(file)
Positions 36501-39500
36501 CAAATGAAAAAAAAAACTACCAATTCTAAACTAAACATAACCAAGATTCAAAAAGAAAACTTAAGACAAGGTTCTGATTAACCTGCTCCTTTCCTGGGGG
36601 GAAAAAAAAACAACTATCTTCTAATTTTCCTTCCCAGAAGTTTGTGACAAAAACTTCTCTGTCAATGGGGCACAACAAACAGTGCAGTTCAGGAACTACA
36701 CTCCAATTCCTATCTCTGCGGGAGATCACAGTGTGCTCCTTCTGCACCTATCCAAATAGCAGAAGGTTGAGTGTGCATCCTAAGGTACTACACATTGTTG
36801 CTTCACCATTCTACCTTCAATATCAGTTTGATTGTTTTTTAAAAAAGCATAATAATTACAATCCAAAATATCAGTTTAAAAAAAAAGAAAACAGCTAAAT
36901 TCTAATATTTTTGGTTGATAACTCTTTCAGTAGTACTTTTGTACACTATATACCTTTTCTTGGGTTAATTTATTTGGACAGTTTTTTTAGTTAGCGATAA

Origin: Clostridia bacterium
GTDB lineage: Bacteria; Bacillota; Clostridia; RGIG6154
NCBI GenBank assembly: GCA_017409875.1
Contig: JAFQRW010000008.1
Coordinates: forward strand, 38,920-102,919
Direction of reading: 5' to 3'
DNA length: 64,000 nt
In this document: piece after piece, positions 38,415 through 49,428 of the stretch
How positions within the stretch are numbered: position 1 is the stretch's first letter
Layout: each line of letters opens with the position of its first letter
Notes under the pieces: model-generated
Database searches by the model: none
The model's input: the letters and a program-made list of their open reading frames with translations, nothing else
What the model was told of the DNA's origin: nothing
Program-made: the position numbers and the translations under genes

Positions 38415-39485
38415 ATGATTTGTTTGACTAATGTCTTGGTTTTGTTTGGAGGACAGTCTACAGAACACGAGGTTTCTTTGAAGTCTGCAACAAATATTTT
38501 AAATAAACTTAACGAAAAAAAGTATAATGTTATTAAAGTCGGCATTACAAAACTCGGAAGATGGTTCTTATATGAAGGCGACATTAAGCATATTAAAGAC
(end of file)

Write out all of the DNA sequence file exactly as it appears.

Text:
Positions 36501-39500
36501 CAAATGAAAAAAAAAACTACCAATTCTAAACTAAACATAACCAAGATTCAAAAAGAAAACTTAAGACAAGGTTCTGATTAACCTGCTCCTTTCCTGGGGG
36601 GAAAAAAAAACAACTATCTTCTAATTTTCCTTCCCAGAAGTTTGTGACAAAAACTTCTCTGTCAATGGGGCACAACAAACAGTGCAGTTCAGGAACTACA
36701 CTCCAATTCCTATCTCTGCGGGAGATCACAGTGTGCTCCTTCTGCACCTATCCAAATAGCAGAAGGTTGAGTGTGCATCCTAAGGTACTACACATTGTTG
36801 CTTCACCATTCTACCTTCAATATCAGTTTGATTGTTTTTTAAAAAAGCATAATAATTACAATCCAAAATATCAGTTTAAAAAAAAAGAAAACAGCTAAAT
36901 TCTAATATTTTTGGTTGATAACTCTTTCAGTAGTACTTTTGTACACTATATACCTTTTCTTGGGTTAATTTATTTGGACAGTTTTTTTAGTTAGCGATAA

Origin: Clostridia bacterium
GTDB lineage: Bacteria; Bacillota; Clostridia; RGIG6154
NCBI GenBank assembly: GCA_017409875.1
Contig: JAFQRW010000008.1
Coordinates: forward strand, 38,920-102,919
Direction of reading: 5' to 3'
DNA length: 64,000 nt
In this document: piece after piece, positions 38,415 through 49,428 of the stretch
How positions within the stretch are numbered: position 1 is the stretch's first letter
Layout: each line of letters opens with the position of its first letter
Notes under the pieces: model-generated
Database searches by the model: none
The model's input: the letters and a program-made list of their open reading frames with translations, nothing else
What the model was told of the DNA's origin: nothing
Program-made: the position numbers and the translations under genes

Positions 38415-39485
38415 ATGATTTGTTTGACTAATGTCTTGGTTTTGTTTGGAGGACAGTCTACAGAACACGAGGTTTCTTTGAAGTCTGCAACAAATATTTT
38501 AAATAAACTTAACGAAAAAAAGTATAATGTTATTAAAGTCGGCATTACAAAACTCGGAAGATGGTTCTTATATGAAGGCGACATTAAGCATATTAAAGAC